11. Oct 21, 2017
    #11

    donkeyfish Full Member

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    My understanding is that modern natural experiments has shown that if anything there's in many cases less savings than desired, with small nudges such as changing the default from opt-out to opt-in significantly influences the decision to save for retirement. It's always difficult to quantify, but I believe the implication should rather be to encourage rather than discourage retirement savings.
  12. Oct 21, 2017
    #12

    donkeyfish Full Member

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  13. Oct 22, 2017
    #13

    marktan Full Member

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    That and the ending of the massive stimulus packages that have been going on in the EU etc over the last 6-7 years should possibly see markets slow down. But unless one economy i.e. China crashes I only see small corrections in the market, with the overall trend still going upwards.
  14. Oct 22, 2017
    #14

    ManUtd1999 Full Member

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    This might be the outcome in the short term-- people get worried about their retirement savings and so they react by increasing saving now.

    However:
    1) to stay on the same path of retirement saving, they will have to save more in after-tax retirement saving programs (Roth IRA, for example). But that means saving more of after-tax income, which will most likely affect consumption behavior (you're saving a larger proportion out of a smaller amount).

    2) while the immediate impact might be as you describe, I'm not sure if that will be the long-term outcome. Most likely, we will end up between what you suggest and what I describe in the first point. The result: less saving for retirement.

    Another issue that is worthy of noting: laws can obviously change. Currently, if you save out of after-tax income (Roth), you won't be taxed on these savings later. But, who can guarantee that the laws won't make these savings taxable 10/20 years from now? What is good about 401(k) is that you know already that you didn't pay tax on these, and so you know that you will only pay tax once.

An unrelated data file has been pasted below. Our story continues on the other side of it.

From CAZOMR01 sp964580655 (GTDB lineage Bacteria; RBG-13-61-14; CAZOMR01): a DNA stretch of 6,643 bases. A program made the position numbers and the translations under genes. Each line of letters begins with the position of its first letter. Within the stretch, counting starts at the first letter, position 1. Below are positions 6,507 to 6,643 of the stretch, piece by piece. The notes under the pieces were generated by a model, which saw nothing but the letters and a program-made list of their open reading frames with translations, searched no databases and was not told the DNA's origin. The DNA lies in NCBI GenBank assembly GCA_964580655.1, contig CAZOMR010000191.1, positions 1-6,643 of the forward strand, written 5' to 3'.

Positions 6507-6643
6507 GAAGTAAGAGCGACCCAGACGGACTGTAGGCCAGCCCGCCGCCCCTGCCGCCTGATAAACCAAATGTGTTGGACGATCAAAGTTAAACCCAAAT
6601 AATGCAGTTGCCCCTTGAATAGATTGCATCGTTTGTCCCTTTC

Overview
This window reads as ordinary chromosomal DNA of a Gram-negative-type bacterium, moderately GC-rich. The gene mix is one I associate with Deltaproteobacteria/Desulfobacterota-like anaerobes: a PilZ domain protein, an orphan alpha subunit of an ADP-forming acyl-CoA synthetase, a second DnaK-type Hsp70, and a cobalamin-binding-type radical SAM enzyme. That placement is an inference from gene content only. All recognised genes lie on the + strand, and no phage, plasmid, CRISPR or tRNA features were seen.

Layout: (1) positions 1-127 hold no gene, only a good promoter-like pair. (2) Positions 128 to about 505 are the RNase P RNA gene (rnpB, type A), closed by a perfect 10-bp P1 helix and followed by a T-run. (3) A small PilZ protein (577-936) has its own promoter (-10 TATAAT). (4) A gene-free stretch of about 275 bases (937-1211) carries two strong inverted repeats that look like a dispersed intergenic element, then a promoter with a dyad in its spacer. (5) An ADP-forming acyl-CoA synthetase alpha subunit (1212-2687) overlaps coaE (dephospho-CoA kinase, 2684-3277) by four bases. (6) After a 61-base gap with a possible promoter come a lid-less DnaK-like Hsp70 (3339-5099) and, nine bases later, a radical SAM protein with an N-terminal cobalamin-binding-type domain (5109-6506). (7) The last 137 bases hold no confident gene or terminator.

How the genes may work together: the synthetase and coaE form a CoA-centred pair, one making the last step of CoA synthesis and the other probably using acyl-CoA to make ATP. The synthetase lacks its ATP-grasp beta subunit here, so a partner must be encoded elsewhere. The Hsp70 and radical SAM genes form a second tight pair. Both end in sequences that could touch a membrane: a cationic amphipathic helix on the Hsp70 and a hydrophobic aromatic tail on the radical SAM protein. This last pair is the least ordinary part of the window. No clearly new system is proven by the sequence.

15. Oct 23, 2017
    #15

    Fridge chutney Full Member

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    Could we be entering a new economic reality where low rates (and thus high asset prices) are the new long-run equilibrium? The alternative is that a downward asset price correction is forthcoming once QE is reversed and rates rise.
  16. Oct 23, 2017
    #16

    ManUtd1999 Full Member

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    Low interest rate is a new reality, partly because the natural real interest rate is lower. Unless the Fed starts shooting for 4% or so inflation target, the Federal Funds Rate will remain low.

    The President of the Fed of San Fran has been talking about it recently:
    http://www.frbsf.org/our-district/p...e-of-interest-rates-the-answers-in-the-stars/

    http://www.frbsf.org/economic-resea...al&utm_source=twitter.com&utm_campaign=buffer
  17. Oct 23, 2017
    #17

    Raoul Admin Staff

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    Trump has said he is looking for something between 3 and 4 percent growth and he's also about to appoint a new Fed Chairman, so i wouldn't at all be surprised if we see a change in fiscal policy that will obviously have a wide knock on effect elsewhere.
  18. Oct 23, 2017
    #18

    PedroMendez Acolyte

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    Didn't he recently make peace with Yellen? I just don't see why he'd be interested in changing the current monetary regime.
    He doesn't have the political capital that the president would need to do that successfully.
  19. Oct 23, 2017